When I see white people flaunting their privilege and denying racism, it’s a like a bad car wreck–I can’t look away, and I can’t keep my mouth shut. That’s how I ended up cross stitching KLINGON furiously in an effort to blow off steam after engaging in a Facebook debate with a white Republican about an article: “How Not to Wear a Racist Halloween Costume This Year: A Simple Guide for White People.” The very first, ill fated comment was this: “good thing only white people are racist. and nobody else in the world of the many many many ethnicities is racist against any of the others” [sic]. One-hundred and eight comments later, things had gotten ugly enough for me to place a one-day moratorium on my use of the social network.
I see great danger when people deny the systemic, institutionalized forms of racism and insist, like this person did, that “anyone who believes a race has supremacy is beyond ignorant. power and prejudice exist all over the world” [sic.] He stuck to his guns for 24 hours, which I’d normally say is respectable. Not so in this case.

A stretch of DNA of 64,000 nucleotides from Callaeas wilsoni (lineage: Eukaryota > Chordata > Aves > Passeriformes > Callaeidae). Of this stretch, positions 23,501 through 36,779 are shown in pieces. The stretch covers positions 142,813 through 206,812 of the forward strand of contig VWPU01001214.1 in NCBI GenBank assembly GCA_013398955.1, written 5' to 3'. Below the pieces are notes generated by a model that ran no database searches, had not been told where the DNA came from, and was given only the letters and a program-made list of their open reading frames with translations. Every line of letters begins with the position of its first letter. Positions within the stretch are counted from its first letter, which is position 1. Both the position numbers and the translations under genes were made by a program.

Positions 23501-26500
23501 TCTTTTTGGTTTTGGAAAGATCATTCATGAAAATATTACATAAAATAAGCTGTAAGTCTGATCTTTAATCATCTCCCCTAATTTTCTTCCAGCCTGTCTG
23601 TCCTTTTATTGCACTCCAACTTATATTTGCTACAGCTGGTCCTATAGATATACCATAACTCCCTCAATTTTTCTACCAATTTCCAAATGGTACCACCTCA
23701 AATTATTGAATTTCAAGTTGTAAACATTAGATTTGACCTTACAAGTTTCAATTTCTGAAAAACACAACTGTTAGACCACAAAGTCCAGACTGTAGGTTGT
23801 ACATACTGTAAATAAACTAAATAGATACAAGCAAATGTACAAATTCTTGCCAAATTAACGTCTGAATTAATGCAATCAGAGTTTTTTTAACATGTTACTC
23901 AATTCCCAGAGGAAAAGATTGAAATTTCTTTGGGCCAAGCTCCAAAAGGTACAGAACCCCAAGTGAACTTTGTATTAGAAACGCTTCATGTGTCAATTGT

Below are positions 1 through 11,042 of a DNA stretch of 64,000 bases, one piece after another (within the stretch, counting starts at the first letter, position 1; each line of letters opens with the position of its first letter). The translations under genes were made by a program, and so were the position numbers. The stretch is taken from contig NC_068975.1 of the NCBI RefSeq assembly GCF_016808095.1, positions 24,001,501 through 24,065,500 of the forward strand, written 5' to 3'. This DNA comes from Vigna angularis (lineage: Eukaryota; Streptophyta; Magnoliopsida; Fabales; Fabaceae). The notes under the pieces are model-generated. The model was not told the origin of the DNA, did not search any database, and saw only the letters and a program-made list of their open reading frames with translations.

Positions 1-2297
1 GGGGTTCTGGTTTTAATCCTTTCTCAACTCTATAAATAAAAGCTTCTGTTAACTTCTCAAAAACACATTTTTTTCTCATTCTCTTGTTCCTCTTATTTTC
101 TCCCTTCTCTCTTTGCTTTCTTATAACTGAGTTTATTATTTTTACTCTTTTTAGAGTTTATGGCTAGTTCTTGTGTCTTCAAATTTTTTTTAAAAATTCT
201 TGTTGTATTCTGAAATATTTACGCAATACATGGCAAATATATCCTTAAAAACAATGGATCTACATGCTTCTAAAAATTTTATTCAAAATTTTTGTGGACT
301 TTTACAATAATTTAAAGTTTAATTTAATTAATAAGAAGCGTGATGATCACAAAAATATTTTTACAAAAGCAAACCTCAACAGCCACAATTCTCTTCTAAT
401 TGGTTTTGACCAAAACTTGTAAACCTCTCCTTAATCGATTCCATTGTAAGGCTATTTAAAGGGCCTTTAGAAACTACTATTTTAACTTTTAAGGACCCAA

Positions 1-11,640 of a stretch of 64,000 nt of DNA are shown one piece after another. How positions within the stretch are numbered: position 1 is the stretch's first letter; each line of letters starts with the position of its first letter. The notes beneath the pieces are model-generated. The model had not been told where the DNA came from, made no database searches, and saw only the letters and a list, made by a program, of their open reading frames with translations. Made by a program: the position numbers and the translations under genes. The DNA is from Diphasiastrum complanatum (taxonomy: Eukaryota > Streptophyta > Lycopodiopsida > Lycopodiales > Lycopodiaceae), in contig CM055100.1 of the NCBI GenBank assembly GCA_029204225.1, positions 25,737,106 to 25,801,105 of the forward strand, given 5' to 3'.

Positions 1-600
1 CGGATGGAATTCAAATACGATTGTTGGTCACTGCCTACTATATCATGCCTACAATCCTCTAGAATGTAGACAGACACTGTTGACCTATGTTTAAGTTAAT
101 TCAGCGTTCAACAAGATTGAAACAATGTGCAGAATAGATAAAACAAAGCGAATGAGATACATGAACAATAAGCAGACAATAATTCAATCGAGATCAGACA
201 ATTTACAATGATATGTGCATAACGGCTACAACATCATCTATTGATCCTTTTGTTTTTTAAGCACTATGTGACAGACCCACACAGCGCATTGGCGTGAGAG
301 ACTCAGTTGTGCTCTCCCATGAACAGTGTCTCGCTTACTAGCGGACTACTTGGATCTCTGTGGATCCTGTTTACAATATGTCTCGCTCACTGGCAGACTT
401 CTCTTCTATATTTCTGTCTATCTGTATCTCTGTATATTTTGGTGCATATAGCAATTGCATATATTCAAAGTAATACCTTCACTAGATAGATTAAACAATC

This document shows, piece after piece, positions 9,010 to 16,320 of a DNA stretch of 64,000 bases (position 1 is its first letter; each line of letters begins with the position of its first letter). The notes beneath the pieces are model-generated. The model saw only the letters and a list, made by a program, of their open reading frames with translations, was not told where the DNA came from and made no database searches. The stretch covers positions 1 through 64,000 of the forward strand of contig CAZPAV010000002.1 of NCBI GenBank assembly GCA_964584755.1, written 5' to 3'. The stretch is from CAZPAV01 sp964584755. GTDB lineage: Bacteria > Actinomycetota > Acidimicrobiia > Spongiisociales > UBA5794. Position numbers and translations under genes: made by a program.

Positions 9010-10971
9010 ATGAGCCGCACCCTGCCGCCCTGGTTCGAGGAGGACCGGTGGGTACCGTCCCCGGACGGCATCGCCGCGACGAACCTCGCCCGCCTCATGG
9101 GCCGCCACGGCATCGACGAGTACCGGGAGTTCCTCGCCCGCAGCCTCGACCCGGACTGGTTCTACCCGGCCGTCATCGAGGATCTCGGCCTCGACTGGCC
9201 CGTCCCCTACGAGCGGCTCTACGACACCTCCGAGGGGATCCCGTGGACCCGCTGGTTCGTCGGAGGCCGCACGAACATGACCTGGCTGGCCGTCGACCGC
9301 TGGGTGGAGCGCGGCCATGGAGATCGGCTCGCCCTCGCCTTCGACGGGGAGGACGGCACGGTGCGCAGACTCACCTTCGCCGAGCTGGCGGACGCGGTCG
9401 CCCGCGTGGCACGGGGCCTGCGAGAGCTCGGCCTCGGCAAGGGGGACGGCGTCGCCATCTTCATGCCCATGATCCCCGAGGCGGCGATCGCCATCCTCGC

The insistence that if we all treat our neighbors equally, the world will be a better place is naive and grandiose, and it denies that the scales are tipped within institutions like schools, in the criminal justice system, even in the arts. This is week in Nashville and all over the country, Dear White People, a film by Justin Simien, premiers. It’s “a satire about being a black face in a white place,” but hopefully one with bite. It’s the winner of the 2014 Sundance Film Festival’s Special Jury Award for Breakthrough Talent and screened at screened at MOMA’s prestigious New Directors/New Films series.
The Belcourt will host two post-screening discussions:
On Fri, Oct 24, after the 7:55pm screening of DEAR WHITE PEOPLE, a discussion will be held with director Justin Simien (via Skype). Moderated by Jonathan Waters, senior lecturer, Vanderbilt University's cinema and media arts program.
On Sun, Oct 26, after the 10:30pm screening of DEAR WHITE PEOPLE, a discussion will be held with Dr. Frank Dobson, director of the Bishop Joseph Johnson Black Cultural Center at Vanderbilt University.
This is great news, and I’m delighted that the Belcourt is doing its part in promoting dialogue around race. A bonus: the film looks to be very funny. Check out this preview and more like it.